Growth in vehicle ownership and demand for transportation is leading to higher congestion in urban centers. Ownership of private assets to the users of shared assets can address these growing challenges. ‘Shared mobility’ has emerged as a service that enables people to use mobility on an “as-needed basis”. It is a tool to reduce congestion, transportation infrastructure, co2 emissions, and travelling impact on the environment. Shared Mobility includes diverse forms of car sharing, bike sharing, on-demand ride services, shuttle services & paratransit services. As the transportation market is witnessing a transformation, Shared Mobility is setting an example of sharing economy. It is based on the idea that paying for temporary access to a product is more convenient and affordable than owning it.
In the past, during World War II government in the U.S encouraged “Carpooling Lane” to rationalise oil consumption. The informal way of ride-sharing in the 70s was hitchhiking, which became organised with time. People during that time informally start queuing at strategic positions to hitch a ride. According to the United States Census Bureau, in 1980, 23.5% of Americans used Carpooling compared to 11% in 2011.
Multiple shared mobility practices that developed with time are listed below:
- Carpooling Services: Carpooling is when drivers offer possible seats in their rides within the city to be matched with commuters. Nowadays, technology has made connecting drivers and commuters on the same platform easier. Many mobile apps offer a platform for the same.
- Taxi & Ride-Hailing Services: Here, professionally trained and licensed drivers are provided to offer taxi services. There are Transportation Network Companies that offer ride-hailing services through mobile apps.
- Car Sharing Services: Similarly, in car-sharing services, the benefit of owning a car through a share of ownership and usage of the vehicle can be accessed.
- Micro-Mobility Services: Micro mobility includes mobility provided through a fleet of small, low-speed vehicles for personal transportation in urban areas. Often, only one person can access this service at a time.
It is to know that evolving shared mobility sector has promise for sustainability. SAE International, a global organisation, provides a taxonomy and definitions for terms related to shared mobility and enabling technologies. The standard is named J3163_201809. The standard covers six categories of terms related to shared mobility:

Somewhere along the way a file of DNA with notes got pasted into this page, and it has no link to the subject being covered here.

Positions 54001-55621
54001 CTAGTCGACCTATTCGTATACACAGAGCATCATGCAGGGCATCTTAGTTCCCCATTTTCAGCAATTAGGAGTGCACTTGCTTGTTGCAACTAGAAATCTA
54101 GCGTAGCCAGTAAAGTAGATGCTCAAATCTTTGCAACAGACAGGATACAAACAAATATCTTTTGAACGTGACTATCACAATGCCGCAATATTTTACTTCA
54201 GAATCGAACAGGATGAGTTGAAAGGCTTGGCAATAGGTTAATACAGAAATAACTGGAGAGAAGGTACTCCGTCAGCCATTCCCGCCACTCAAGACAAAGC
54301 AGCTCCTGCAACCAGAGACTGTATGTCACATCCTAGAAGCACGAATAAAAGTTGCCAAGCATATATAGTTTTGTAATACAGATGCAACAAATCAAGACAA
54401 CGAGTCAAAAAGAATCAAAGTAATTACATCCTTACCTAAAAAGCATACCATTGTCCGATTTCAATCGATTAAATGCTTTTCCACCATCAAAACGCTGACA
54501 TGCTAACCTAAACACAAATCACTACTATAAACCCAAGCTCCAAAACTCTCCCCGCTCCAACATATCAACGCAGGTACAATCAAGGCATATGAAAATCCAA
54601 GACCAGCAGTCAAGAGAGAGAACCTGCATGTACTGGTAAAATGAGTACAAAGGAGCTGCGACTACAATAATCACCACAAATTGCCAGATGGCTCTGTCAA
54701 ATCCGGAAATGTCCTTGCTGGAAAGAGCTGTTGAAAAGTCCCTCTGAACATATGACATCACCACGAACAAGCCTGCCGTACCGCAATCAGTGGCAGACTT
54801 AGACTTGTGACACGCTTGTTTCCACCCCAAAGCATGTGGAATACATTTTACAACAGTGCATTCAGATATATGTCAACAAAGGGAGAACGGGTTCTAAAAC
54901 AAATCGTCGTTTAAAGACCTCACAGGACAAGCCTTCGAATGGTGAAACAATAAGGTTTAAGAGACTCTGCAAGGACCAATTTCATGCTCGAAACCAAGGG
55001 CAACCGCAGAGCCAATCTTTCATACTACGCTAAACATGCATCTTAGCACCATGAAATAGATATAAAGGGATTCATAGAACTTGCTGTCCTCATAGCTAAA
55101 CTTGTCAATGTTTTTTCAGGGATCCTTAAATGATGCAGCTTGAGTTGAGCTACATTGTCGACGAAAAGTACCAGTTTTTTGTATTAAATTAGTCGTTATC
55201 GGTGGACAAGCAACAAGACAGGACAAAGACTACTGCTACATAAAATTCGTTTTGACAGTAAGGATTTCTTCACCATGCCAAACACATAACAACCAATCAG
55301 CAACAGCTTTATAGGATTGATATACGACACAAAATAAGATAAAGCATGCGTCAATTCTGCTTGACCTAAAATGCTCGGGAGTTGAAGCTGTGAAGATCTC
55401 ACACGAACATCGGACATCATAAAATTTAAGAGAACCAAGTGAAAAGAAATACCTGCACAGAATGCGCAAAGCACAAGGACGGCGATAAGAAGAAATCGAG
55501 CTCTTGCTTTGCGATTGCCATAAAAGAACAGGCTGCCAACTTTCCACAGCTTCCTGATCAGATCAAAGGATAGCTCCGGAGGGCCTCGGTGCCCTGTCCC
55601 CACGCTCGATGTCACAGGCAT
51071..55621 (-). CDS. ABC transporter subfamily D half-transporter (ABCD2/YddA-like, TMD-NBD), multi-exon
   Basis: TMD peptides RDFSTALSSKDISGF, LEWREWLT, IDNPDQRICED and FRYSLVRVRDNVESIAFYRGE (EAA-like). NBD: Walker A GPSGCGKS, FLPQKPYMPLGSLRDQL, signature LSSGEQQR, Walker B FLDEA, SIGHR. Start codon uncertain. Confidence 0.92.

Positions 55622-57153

- Travel Mode (Car Sharing / Bike Sharing)
- Mobility Application (Mobility Tracker App)
- Service Models (Peer 2 Peer)
- Operational Models (Station-based roundtrip)
- Business Models (B2B Round Trip)
- Depreciated Terms (Ride Sharing)
The benefits of Car Sharing are multiple, which are listed as below:
- Fewer Parking Space: The car spends more time in motion in car-sharing service and is less often parked. Efficient use of cars in short-term rentals thus lead to fewer parking spaces.
- Increased NMT Share: In addition, car-sharing discourages the non-exclusive use of vehicles, thus increasing the average distance travelled by Bicycle and Walking.
- Less Emission: Using car-sharing leads to a decrease in the average emission per person in day-to-day commute.
- The car-sharing model (in all its variants) changes car usage’s social character: it is no longer seen as a luxury but of many means of transportation.
Worldwide car-sharing growth
Asia is the largest car-sharing region measure by membership, accounting for 58% of worldwide membership and 43% of global fleet deployment. Europe being the second largest market with 37% of the global fleet. The main factors that contributed to this growth are rapid urbanisation and industrialisation.
Image Source (Shaheen, Cohen, & Jaffee, 2018): Asian Trend
Image Source (Shaheen, Cohen, & Jaffee, 2018): European Trend
Shared mobility can contribute to more efficient use of available resources. Moreover, reducing the number of cars and potentially less road congestion and casualties. Car access is more sustainable than ownership, where free movement of people and goods does not negatively affect the environment.
The role of central and local public authorities is the key at the policies level and for allocation of funds. Laws and regulations at a national and local level need to support the sector’s development and provide a minimal barrier to its growth.
The article is based on: United Nations Report Geneva 2020